6. The method of manufacturing according to claim 1 comprising the further step of pressurising the material in the cavity.

7. The method of manufacturing according to claim 1 in which:

the material comprises a first phase and a second phase, the first phase and the second phase being of substantially different density, and;
the adjusted centre of mass is achieved by varying the ratio between the first phase and the second phase of the material that is introduced into the cavity.

8. The method of manufacturing according to claim 7 in which the material is a syntactic foam.

9. The method of manufacturing according to claim 1, in which the step of providing the component having the first portion comprises the step of providing the first portion with a plurality of cavities, and the step of introducing material comprises selectively filling the plurality of cavities.

10. The method of manufacturing according to claim 1 in which the rotor is an integral component, eg a blisk.

11. The method of manufacturing according to claim 1 in which the step of measuring the first centre of mass of the first portion and/or the entire rotor comprises the step of measuring the centre of mass of the entire rotor.

12. The method of manufacturing according to claim 1 further comprising the step of;

determining an axis of rotation (Y) of the rotor in use, and in which;
the step of measuring a centre of mass of the rotor (Z),
the step of introducing material comprises the step of introducing material into the first cavity to achieve a desired centre of mass of the rotor, which desired centre of mass is nearer to the axis of rotation than is the first centre of mass, in a plane of rotation perpendicular to the axis of rotation.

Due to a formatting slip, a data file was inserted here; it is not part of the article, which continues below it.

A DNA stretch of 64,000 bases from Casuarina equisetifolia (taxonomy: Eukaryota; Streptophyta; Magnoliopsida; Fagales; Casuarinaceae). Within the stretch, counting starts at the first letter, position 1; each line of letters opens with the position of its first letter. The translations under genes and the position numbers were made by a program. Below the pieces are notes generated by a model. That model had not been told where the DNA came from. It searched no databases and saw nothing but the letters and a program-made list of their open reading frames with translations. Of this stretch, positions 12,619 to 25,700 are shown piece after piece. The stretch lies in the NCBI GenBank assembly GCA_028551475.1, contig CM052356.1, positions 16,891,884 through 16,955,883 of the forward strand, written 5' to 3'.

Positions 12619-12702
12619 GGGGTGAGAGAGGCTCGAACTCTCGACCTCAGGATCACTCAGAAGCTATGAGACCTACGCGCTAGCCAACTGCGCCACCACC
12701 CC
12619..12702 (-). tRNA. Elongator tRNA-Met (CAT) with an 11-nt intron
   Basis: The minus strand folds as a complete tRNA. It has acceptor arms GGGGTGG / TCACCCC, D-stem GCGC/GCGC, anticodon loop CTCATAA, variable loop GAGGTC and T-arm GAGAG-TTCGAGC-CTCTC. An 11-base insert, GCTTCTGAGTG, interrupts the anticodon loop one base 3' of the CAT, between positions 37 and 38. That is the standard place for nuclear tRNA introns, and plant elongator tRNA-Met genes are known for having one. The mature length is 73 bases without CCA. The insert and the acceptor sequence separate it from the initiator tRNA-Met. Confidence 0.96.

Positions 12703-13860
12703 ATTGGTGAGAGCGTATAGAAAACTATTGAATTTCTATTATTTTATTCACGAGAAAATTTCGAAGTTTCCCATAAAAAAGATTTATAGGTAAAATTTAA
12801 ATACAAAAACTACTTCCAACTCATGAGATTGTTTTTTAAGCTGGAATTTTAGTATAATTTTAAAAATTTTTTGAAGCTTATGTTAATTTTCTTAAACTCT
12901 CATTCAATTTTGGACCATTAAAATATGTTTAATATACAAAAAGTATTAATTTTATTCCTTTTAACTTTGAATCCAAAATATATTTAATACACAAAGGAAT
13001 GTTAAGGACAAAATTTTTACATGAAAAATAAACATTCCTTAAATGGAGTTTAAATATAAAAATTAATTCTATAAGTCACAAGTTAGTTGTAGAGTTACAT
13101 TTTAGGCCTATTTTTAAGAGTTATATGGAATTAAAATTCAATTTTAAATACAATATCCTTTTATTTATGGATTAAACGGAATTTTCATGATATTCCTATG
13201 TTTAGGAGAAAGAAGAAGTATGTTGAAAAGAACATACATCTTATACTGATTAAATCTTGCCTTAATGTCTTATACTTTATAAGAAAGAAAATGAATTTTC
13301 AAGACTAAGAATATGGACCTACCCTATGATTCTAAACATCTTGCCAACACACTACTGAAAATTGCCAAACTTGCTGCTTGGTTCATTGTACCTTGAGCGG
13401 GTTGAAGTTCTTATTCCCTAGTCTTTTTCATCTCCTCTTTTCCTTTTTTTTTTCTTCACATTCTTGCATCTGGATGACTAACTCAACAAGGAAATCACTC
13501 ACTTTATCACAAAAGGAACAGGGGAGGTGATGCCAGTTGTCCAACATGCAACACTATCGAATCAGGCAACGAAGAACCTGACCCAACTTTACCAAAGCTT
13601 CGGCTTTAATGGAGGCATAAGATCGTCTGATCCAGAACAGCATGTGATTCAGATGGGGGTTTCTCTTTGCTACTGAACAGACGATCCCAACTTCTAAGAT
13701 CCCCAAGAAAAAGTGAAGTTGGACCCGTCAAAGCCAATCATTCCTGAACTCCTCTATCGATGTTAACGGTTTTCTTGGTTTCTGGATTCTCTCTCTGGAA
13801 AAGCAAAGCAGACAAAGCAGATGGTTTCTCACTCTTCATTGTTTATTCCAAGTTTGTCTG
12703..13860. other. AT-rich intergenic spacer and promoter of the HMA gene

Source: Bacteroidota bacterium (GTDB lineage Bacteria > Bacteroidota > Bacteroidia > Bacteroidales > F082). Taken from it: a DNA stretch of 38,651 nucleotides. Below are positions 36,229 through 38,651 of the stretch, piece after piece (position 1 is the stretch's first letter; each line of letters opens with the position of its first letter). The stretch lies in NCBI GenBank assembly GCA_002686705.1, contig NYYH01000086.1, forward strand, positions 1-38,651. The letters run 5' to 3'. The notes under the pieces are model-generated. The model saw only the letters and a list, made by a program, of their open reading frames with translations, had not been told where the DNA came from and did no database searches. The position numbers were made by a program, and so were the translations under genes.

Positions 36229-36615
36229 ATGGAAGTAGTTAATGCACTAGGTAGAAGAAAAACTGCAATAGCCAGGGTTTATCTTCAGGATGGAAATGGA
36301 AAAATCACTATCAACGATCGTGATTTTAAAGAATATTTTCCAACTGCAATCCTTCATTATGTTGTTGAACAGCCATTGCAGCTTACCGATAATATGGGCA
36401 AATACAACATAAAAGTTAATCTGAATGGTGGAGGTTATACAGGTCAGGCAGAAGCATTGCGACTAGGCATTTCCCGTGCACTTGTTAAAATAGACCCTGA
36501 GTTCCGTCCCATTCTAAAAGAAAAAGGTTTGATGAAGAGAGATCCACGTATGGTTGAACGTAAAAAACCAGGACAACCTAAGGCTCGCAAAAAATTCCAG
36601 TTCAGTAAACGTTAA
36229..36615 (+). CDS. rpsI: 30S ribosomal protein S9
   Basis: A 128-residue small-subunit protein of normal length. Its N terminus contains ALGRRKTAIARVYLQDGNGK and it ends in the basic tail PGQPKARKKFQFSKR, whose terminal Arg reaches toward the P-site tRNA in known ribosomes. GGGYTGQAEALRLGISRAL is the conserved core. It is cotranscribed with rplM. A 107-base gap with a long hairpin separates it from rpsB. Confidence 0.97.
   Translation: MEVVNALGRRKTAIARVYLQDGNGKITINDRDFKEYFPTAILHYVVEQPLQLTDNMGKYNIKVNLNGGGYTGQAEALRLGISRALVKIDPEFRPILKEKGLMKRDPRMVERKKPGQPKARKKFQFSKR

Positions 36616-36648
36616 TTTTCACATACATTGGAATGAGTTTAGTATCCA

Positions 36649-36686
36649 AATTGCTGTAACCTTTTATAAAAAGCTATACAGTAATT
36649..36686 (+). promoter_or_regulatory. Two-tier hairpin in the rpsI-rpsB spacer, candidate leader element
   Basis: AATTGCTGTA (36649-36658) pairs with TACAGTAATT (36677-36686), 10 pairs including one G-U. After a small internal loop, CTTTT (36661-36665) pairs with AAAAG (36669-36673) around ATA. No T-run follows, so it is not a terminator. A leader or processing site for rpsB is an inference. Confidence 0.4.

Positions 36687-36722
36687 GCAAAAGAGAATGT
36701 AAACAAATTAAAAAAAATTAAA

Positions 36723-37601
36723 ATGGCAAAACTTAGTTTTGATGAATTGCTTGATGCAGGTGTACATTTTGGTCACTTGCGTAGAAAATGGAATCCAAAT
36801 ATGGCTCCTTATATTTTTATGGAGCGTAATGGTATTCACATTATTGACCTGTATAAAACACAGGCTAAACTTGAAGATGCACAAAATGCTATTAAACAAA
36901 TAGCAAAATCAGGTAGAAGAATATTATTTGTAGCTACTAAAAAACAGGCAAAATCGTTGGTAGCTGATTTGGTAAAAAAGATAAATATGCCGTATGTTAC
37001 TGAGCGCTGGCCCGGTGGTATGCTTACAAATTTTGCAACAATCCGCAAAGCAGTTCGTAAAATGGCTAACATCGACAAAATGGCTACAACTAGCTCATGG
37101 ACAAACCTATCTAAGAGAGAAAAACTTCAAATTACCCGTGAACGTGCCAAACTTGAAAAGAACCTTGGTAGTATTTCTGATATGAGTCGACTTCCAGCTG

13. A rotor for a gas turbine engine manufactured in accordance with claim 1.

14. A rotor for a gas turbine engine comprising:

a first portion defining a first cavity,
a second portion defining a second cavity, the second portion being circumferentially spaced from said first portion,
characterised in that the first cavity has a first material deposit therein, said material having predetermined inertial characteristics configurable to adjust the centre of mass (Z) of the rotor.

15. A rotor according to claim 14 in which the second cavity comprises a second material deposit therein, said second material deposit configurable to adjust the centre of mass of the rotor.

16. A rotor according to claim 14 in which the first material deposit and the second material deposit are of different masses.

17. A rotor according to claim 14 in which the first material deposit and the second material deposit are the same mass.

18. A rotor according to claim 14 in which the first material deposit and the second material deposit are of different densities.

19. A rotor according to claim 15 in which the first material deposit and the second material deposit are at different locations within each of the first and second portions.

20. A rotor according to claim 14 in which:

the material comprises a first phase and a second phase, the first phase and the second phase being of substantially different density.

21. A rotor according to claim 14 in which the material is a syntactic foam.

22. A rotor according to claim 14 in which the first portion defines a plurality of cavities, and at least some of the plurality of cavities are filled to adjust the centre of mass of the rotor.

23. A rotor according to claim 14 in which the rotor is an integral component, eg a blisk.

24. A rotor according to claim 14 in which the material comprises a viscoelastic material.

25. A rotor according to claim 14 in which the first portion and the second portion are substantially diametrically opposed.

Patent History
Publication number: 20090035138
Type: Application
Filed: Jul 7, 2008
Publication Date: Feb 5, 2009
Patent Grant number: 8186057
Applicant: ROLLS-ROYCE PLC (LONDON)
Inventors: John M. Harrison (Bristol), Keith C. Goldfinch (Bristol)
Application Number: 12/216,504
Classifications
Current U.S. Class: 416/204.0A; Shaping Integrally Bladed Rotor (29/889.23); 416/241.00A; With Weight-balancing Means (416/144)
International Classification: F04D 29/18 (20060101); B23P 15/04 (20060101);